Today I marvel at Beidler Forest’s ancient bald cypress trees, its beautiful blackwater sloughs, and the sounds of birds and bugs and breezes that have echoed through these woods for centuries.
But go back 200 years or so, and you’d find people who appreciated the swamp for entirely different reasons. Called Maroons, they were enslaved people who had escaped from local plantations and work sites. They’d band together in small communities deep in the swamp, eluding capture, healing their wounds, living off the land, creating trade goods to barter for tools and other necessities, and sometimes even managing to escape to freedom in the North.
Solitude and solace for me today. Safety and salvation for the Maroons back then.
James Williams’ Story
So in celebration of Black History Month, the Audubon Center at Beidler Forest is honoring the memory of these brave survivors by hosting a Maroons Cultural Heritage Day on February 24th. In particular, we’re highlighting the life of James Williams, an enslaved man born near Four Holes Swamp in the early 1800s.
Williams’s recollections of slavery were captured in The Emancipator, an abolitionist publication, in 1838. Williams vividly described his life as the property of several different plantation owners and his various labors and trials over time. On several occasions, he escaped temporarily to Four Holes Swamp.
Escaping later to the shipyards in Charleston, Williams met a kind sailor who told him that freedom might be found outside the slave states. The sailor hid him in the hold of a vessel bound for Boston, sustained him with water and crackers, and found extra garments for the shivering runaway.
As Williams described the month-long voyage: “Sometimes the vessel would be rocking and pitching so that it seemed as though my feet were up and my head down; but it was all nothing to what it would be to go back to slavery.”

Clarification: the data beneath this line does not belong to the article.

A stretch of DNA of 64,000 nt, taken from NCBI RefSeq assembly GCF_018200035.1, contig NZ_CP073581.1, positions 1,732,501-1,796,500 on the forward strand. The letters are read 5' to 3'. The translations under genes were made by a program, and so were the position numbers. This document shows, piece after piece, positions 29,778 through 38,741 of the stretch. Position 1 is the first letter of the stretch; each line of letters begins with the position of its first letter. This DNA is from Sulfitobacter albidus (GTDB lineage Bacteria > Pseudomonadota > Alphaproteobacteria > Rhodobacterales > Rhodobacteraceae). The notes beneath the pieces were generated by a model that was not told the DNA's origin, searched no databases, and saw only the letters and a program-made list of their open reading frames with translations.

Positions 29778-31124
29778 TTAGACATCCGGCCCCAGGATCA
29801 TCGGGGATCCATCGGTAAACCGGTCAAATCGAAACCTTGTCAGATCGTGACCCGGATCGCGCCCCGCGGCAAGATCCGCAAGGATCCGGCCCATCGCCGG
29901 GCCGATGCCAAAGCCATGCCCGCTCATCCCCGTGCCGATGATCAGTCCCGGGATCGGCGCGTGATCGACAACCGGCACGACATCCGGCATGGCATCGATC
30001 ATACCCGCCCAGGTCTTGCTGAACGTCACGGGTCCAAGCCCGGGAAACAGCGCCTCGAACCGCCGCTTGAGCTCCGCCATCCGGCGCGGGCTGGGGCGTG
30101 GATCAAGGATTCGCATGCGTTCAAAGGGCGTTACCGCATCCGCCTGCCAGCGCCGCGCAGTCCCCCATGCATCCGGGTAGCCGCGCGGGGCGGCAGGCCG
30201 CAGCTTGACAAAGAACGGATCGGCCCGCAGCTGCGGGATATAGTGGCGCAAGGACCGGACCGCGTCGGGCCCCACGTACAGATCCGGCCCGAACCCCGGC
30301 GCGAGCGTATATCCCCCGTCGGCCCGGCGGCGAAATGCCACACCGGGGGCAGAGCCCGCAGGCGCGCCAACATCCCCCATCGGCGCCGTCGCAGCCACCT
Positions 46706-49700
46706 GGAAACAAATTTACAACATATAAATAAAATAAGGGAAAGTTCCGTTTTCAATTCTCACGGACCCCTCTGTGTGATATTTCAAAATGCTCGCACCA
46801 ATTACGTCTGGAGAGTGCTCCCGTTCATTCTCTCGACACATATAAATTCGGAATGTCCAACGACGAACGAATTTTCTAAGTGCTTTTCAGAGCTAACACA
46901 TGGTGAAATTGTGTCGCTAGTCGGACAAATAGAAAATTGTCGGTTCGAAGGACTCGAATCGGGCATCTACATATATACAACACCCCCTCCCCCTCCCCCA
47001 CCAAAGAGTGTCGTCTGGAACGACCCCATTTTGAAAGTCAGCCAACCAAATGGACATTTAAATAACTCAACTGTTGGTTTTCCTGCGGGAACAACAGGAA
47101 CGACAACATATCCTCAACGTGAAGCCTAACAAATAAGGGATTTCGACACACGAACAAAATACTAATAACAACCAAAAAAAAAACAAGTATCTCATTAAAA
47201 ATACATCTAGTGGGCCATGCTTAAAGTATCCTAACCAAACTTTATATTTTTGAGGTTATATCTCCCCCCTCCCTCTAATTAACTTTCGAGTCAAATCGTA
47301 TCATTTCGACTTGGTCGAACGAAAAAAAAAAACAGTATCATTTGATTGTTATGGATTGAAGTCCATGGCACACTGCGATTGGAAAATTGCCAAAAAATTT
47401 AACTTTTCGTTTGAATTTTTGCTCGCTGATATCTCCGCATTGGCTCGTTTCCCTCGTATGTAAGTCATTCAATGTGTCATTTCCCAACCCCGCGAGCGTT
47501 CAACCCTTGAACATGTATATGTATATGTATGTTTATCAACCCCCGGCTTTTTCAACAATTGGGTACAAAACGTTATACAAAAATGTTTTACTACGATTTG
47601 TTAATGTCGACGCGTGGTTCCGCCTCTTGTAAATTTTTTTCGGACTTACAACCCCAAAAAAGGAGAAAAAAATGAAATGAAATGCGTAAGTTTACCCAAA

Eventually, Williams made it to Maine. There he spent the rest of his life a free man, most likely in a small town populated with abolitionists — "a congenial place," notes one historian, "for a man seeking community and protection."
Honoring the Maroons
At our Maroons Cultural Heritage Day, a reenactor will portray Williams’s life, helping us envision the tribulations he faced two centuries ago.
In addition to the reenactment, we’ll recreate a sample Maroon encampment and demonstrate several “swamp technologies” that the Maroons would have used in their quest for survival. Herbal medicines, shingle riving, split-oak basketry, some unusual old-time swamp fishing techniques, and outdoor cooking will be on display along the boardwalk.
So please join us on the 24th to salute James Williams and other courageous runaways who were forced to make the swamp their home. As one historian says of Williams’ recollections: his “voice emerges … as a piercing testament not only to the cruelty of slavery, but as an assertion of his own manhood, his own honor, and his willingness to claim his humanity.”